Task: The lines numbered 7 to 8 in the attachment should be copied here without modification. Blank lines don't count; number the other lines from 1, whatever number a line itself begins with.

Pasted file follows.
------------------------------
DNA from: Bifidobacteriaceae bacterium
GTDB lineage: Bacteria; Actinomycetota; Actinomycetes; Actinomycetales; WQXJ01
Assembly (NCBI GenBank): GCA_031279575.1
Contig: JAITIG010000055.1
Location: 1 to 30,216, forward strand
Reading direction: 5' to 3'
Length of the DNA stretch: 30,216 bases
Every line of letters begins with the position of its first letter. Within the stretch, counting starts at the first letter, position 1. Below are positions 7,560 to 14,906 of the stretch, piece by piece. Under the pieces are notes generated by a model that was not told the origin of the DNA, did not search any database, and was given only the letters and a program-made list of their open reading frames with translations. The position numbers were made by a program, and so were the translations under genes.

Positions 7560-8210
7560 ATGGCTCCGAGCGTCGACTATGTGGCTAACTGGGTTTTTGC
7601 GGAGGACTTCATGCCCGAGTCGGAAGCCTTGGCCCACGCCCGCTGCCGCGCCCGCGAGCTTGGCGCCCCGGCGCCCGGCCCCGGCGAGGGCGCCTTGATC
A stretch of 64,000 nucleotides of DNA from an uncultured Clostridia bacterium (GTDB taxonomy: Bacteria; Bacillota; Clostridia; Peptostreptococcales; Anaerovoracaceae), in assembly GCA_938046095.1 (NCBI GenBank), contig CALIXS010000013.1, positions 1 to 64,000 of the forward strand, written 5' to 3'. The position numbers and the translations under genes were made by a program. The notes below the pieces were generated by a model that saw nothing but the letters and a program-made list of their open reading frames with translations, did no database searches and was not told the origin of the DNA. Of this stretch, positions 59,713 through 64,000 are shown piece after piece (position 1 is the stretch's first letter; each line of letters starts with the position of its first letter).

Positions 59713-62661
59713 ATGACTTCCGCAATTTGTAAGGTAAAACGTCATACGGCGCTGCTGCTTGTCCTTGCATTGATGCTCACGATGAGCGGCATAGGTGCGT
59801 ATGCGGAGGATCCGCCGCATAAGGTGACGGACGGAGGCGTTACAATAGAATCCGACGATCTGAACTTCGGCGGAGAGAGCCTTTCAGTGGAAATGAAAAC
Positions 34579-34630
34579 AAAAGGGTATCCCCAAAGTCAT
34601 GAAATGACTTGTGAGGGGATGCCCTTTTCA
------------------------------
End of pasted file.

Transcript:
Length of the DNA stretch: 30,216 bases
Every line of letters begins with the position of its first letter. Within the stretch, counting starts at the first letter, position 1. Below are positions 7,560 to 14,906 of the stretch, piece by piece. Under the pieces are notes generated by a model that was not told the origin of the DNA, did not search any database, and was given only the letters and a program-made list of their open reading frames with translations. The position numbers were made by a program, and so were the translations under genes.